Oh, it's on.
Simon Cowell accelerated the "X Factor" hype machine Friday by saying his new show aims to beat his old one, "American Idol," in the ratings. It's a big goal, given that "Idol" is the most-watched show on television.
"You don't enter into something for the silver medal," he said, addding that he wants to make "X Factor" "the best show on TV."
It isn't necessarily a friendly competition between the two Fox singing contests: "Idol" creator Simon Fuller sued Fox and Fremantle last month for a credit and fees for "X Factor." It sprung from a past settlement of a suit in which Fuller accused Cowell of stealing the "X Factor" format from "Idol."
Simon also sprinkled other pieces of news into a live-by-satellite appearance for the Television Critics Association summer press tour: He said Mariah Carey would have been a judge on the show if not for her "selfish decision" to become pregnant, but they are in talks for her to be a mentor.
He also said Cheryl Cole's axing as a judge had nothing to do with her not getting along with judge Paula Abdul.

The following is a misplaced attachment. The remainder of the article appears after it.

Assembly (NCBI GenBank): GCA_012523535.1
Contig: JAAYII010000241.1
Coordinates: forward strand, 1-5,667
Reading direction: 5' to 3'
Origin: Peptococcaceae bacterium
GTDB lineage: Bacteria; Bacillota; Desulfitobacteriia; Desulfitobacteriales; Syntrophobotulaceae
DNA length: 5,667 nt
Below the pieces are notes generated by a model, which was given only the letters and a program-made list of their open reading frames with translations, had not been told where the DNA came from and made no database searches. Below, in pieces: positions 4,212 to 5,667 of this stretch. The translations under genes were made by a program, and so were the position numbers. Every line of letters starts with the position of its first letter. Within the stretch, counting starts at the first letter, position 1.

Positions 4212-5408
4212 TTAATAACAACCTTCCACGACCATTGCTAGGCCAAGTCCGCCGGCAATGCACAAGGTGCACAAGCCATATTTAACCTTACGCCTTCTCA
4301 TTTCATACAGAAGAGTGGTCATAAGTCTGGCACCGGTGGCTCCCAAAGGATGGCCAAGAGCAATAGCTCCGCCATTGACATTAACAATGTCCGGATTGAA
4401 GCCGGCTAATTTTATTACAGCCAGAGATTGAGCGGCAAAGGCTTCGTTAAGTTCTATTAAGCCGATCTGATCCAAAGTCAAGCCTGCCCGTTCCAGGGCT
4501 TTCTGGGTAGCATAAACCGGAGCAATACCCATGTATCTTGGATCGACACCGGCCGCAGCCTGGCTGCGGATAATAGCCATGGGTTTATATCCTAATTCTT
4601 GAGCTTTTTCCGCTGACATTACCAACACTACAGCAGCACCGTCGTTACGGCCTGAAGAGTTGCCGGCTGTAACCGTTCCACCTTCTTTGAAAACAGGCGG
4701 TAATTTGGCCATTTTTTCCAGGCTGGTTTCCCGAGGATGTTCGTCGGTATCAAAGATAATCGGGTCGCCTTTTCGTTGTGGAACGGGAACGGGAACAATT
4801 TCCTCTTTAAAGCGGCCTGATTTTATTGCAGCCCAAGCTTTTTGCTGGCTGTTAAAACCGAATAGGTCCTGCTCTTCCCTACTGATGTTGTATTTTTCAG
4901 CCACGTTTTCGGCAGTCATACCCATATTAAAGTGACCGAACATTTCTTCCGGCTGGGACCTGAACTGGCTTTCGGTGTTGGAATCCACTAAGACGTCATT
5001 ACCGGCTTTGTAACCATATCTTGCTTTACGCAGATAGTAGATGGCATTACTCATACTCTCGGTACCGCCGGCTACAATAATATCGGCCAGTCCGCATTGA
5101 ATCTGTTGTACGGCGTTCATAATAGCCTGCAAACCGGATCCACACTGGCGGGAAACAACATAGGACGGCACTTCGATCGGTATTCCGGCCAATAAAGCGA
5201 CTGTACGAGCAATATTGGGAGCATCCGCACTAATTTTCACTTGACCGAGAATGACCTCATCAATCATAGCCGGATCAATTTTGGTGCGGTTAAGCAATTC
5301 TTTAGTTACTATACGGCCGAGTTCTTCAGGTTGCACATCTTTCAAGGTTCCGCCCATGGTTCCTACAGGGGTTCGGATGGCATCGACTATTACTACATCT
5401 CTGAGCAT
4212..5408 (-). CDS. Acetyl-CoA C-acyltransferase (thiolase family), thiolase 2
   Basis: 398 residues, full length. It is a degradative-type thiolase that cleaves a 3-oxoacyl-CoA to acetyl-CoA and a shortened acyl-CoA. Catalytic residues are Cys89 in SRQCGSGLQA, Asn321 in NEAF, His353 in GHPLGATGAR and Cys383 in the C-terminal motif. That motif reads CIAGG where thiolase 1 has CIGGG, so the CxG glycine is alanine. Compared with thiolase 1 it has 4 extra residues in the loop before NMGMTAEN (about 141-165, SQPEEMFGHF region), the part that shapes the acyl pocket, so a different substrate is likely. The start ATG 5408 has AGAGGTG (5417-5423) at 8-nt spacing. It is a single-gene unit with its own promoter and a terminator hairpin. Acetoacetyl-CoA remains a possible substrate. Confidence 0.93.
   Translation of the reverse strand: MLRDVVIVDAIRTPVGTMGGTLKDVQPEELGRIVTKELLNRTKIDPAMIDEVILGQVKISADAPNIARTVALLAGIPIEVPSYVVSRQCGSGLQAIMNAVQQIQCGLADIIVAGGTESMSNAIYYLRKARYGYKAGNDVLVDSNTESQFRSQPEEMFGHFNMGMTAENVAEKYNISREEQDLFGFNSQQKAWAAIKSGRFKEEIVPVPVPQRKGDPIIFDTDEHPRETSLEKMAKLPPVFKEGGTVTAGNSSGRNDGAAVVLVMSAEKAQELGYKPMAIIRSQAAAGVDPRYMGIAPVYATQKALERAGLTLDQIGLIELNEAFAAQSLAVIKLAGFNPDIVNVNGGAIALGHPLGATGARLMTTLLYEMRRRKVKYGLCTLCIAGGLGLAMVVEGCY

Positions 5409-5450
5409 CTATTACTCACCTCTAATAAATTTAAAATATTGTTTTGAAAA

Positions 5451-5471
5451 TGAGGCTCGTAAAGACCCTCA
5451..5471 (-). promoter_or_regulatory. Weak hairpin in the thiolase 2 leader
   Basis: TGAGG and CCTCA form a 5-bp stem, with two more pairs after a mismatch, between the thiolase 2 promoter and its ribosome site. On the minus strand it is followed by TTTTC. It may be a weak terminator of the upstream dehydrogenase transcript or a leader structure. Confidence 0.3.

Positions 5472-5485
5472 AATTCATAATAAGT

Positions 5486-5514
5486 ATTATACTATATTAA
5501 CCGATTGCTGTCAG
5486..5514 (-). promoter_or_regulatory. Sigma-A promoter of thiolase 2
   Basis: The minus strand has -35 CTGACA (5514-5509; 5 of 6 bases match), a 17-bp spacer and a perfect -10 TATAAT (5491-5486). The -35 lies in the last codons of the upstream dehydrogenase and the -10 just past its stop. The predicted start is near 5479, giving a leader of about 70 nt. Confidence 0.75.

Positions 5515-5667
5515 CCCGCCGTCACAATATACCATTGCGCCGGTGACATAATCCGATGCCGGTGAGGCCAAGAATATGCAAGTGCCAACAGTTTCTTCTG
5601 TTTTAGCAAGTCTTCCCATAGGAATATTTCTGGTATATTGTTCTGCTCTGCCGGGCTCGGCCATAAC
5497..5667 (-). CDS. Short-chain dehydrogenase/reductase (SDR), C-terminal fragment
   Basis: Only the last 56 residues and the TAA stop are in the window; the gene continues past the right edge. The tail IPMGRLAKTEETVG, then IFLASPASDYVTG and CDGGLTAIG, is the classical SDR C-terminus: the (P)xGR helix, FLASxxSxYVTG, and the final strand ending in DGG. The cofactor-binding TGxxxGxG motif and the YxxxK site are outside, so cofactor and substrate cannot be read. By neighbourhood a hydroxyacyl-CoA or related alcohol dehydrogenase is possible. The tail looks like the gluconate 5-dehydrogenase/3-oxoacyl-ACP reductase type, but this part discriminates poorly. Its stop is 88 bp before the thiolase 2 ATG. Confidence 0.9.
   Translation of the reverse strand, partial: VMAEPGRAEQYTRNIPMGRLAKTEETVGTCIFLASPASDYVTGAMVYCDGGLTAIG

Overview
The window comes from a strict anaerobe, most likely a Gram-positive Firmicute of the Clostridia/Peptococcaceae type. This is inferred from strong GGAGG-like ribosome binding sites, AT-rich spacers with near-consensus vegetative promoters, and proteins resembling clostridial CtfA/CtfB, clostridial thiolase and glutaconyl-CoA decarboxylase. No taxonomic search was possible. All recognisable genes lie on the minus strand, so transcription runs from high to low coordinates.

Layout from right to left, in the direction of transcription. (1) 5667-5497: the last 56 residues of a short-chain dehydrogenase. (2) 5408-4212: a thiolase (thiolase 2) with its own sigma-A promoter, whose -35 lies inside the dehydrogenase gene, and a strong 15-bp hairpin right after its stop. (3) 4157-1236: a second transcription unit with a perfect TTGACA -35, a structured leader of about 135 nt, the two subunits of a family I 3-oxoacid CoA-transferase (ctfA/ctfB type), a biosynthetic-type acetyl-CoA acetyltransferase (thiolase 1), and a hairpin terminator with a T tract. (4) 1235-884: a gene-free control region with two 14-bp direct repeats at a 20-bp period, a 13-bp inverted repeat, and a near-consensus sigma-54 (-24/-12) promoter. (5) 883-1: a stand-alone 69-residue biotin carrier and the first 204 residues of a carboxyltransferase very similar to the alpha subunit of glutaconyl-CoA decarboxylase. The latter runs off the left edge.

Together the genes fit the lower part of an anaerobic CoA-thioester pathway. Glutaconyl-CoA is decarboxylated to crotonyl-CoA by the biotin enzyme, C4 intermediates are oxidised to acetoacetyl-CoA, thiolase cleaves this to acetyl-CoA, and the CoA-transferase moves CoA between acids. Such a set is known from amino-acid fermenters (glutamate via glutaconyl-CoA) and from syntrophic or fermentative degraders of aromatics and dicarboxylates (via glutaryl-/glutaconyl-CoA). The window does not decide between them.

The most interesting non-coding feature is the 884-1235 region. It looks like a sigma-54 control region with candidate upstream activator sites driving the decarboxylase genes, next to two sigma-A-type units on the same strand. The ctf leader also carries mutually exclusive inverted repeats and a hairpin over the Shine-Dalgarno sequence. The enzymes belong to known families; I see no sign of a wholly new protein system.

"If it was a question of not getting along with Paula, then I wouldn't be on the show," he deadpanned.
After remarks from Cowell, fellow judges Paula Abdul, L.A. Reid and Nicole Scherzinger took the stage, seemingly determined to gin up buzz about feuding in their ranks — and build on the history of sometimes entertaining spats between Abdul and Cowell on "Idol."
Cowell volunteered that the judges' panel was often "boys vs. girls," as he and Reid tried to protect attractive female constestants who Abdul and Scherzinger tried to vote down.
The judges repeatedly interrupted each other, and called each other out for it — usually with Cowell chiming in from the screens surrounding the stage.
"Can I interrupt?" he asked at one point as Reid made a point.
"No. But if you insist," Reid said.
The exchange suggested a dynamic for the show in which fellow judges won't be afraid to stand up for themselves if Cowell goes into bullying mode. Panelists suggested that contestants will strike back as well.
"He's turned into a pussycat," Abdul said.
Asked if he had to temper his criticisms for young "X Factor" contestants — unllike "Idol," it will allow competitors as young as 12 — Cowell said they don't need special treatment.
"They were more lippy than any other contestants," he said. "So I was quite traumatized after the auditions."
A question about Fuller's lawsuit brought a moment of confusion among the panelists about who should address it. The task fell to executive producer Cecile Frot-Coutaz, who offered that "lawsuits are the cost of doing business in this country," but said she couldn't comment on ongoing litigation. Fox has said previously that the suit is without merit.